A condition in which the energy stores of the body (mainly fat) are too great. It is common in prosperous countries and is increasing in developing countries, particularly amongst children and young people. Many believe that, along with antibiotic resistance, it represents the most serious public health threat of our age and that politicians consistently fail to come to grips with the issues raised.
Whatever the causes, the fact remains that energy intake (in the form of food and drink) must have exceeded energy output (in the form of activity and exercise) over a sufficiently long period of time.
Obesity tends to run in families, leading to a suggestion that some people inherit a ‘thrifty’ gene which lowers their energy output and so puts them at risk of obesity in later life. However, although a genetic component is possible, it is unlikely to be great or to prevent weight loss from being feasible in most people if they reduce their energy intake. Environmental influences, such as eating habits, are believed to be more important in explaining the familial association in obesity.
An inactive lifestyle plays some role in the development of obesity, but it is unclear whether people are obese because they are inactive or are inactive because they are obese. Sadly, it can be possible to identify by the time of their first birthday many of the children destined to be obese. In the US, in 2013–14, 17% of children and adolescents were obese and 6% extremely obese with the numbers having doubled over 25 years. In the UK, more than 31% of children were adjudged overweight or obese in 2014.
Rarely, obesity has an endocrine basis and is caused by hypothyroidism (see under THYROID GLAND, DISEASES OF), HYPOPITUITARISM, HYPOGONADISM or CUSHING'S SYNDROME.
Obesity can make you ill and is even a cause of death in some, from conditions such as cardiovascular disease and non-insulin-dependent DIABETES MELLITUS. It may lead to diseases of the gall-bladder (see GALL-BLADDER, DISEASES OF), OSTEOARTHRITIS, HERNIA, GOUT and possibly certain cancers (i.e. colon, rectum and prostate in men, and breast, ovary, endometrium and cervix in women). Menstrual irregularities and ovulatory failure are often experienced by obese women. Obese people are also at greater risk when they undergo surgery. With the exception of gall-stone formation, weight loss will reduce these health risks.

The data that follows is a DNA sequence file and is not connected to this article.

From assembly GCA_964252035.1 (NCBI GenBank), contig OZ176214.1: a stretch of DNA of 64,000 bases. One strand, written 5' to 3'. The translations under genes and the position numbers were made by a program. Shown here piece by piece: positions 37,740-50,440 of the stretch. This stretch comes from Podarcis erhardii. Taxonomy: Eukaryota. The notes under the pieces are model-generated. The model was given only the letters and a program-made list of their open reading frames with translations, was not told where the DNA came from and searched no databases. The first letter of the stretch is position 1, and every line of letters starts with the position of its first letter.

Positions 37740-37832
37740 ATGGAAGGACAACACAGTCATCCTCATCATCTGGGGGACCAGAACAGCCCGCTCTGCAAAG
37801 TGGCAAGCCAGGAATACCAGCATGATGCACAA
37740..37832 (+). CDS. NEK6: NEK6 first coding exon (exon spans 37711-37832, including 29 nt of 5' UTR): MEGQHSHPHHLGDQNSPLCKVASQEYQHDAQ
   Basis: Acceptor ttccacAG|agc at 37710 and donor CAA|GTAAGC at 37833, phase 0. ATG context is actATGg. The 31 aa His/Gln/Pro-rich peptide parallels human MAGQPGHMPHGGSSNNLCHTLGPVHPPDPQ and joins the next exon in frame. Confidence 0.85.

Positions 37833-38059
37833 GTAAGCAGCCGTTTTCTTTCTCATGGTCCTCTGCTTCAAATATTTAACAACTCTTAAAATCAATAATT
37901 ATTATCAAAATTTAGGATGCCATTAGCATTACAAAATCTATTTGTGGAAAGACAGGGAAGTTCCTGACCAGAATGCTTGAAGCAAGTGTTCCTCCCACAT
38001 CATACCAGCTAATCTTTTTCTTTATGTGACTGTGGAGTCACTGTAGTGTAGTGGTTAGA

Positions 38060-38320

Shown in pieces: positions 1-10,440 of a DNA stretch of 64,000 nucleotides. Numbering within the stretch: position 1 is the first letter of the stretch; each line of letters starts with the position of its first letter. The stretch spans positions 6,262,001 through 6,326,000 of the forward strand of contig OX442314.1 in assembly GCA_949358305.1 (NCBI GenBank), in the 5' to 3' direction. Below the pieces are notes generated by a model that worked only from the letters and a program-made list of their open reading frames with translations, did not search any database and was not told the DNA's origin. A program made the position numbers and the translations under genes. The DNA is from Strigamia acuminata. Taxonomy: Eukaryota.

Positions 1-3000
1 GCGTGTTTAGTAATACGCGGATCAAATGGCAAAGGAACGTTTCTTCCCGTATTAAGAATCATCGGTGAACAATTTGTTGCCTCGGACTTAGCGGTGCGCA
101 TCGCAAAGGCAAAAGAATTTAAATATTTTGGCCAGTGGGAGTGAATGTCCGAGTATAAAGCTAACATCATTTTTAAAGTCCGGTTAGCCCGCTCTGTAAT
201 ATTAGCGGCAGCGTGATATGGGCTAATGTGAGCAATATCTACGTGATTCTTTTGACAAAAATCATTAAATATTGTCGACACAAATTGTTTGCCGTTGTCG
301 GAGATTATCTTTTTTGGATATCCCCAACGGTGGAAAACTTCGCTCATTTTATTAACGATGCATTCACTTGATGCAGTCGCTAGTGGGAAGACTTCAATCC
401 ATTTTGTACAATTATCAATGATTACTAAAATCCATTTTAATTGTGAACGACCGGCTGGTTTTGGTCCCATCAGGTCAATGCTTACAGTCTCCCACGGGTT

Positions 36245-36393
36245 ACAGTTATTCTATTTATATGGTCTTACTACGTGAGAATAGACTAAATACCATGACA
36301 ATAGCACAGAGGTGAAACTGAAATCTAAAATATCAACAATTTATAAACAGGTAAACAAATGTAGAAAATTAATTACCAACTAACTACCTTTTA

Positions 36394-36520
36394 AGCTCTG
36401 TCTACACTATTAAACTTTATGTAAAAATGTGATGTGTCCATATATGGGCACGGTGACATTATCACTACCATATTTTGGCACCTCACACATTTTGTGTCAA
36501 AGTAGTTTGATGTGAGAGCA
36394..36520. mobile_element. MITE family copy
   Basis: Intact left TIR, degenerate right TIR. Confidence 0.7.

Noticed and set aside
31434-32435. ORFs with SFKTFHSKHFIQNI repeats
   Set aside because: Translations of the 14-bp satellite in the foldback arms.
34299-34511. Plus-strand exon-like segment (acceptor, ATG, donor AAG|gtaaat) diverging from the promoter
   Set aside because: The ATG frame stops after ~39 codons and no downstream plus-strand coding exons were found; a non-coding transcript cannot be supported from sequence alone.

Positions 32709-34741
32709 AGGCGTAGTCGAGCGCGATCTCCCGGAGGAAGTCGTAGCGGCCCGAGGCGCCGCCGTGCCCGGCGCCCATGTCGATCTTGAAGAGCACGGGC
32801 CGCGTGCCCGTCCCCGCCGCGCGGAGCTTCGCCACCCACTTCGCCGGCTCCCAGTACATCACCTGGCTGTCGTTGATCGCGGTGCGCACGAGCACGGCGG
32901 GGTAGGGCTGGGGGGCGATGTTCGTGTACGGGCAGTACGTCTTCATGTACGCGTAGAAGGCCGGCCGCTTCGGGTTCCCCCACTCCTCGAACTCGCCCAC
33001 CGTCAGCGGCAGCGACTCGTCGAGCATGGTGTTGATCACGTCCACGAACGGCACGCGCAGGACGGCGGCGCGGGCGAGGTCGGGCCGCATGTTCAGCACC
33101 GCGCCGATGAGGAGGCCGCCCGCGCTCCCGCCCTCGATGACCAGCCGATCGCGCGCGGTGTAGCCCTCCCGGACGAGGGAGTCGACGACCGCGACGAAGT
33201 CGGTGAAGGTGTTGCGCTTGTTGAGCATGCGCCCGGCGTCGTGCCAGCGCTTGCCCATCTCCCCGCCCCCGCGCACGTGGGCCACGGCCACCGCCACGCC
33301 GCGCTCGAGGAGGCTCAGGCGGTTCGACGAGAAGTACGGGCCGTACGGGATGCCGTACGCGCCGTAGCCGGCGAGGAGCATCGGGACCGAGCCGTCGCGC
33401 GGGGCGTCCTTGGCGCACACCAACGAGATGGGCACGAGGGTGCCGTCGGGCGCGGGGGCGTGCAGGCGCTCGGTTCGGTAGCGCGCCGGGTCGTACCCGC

The key is persistence over a prolonged period eating less. Thus, eating 1,000 kcal/day less than one expends in energy (see CALORIE) will produce a loss of 1 kg of fat/week. Theoretically, this could also be achieved by increasing energy expenditure (exercise) but, in practice, this is relatively ineffective without accompanying control of food intake.
Anorectic drugs and BARIATRIC SURGERY are sometimes used to treat severe obesity. Surgery is probably the most effective intervention in the extremely obese.
Since the mid-1990s, alarm in scientific circles and popular discourse over what has been called “the obesity epidemic” and “the obesity crisis” hav
Obesity can be defined as a state of excessive body fat accumulation that is associated with negative health consequences. Once simply thought to...
Definition Obesity is a medical condition in which there is an excessive accumulation (storage) of body fat resulting in a body mass index (BMI)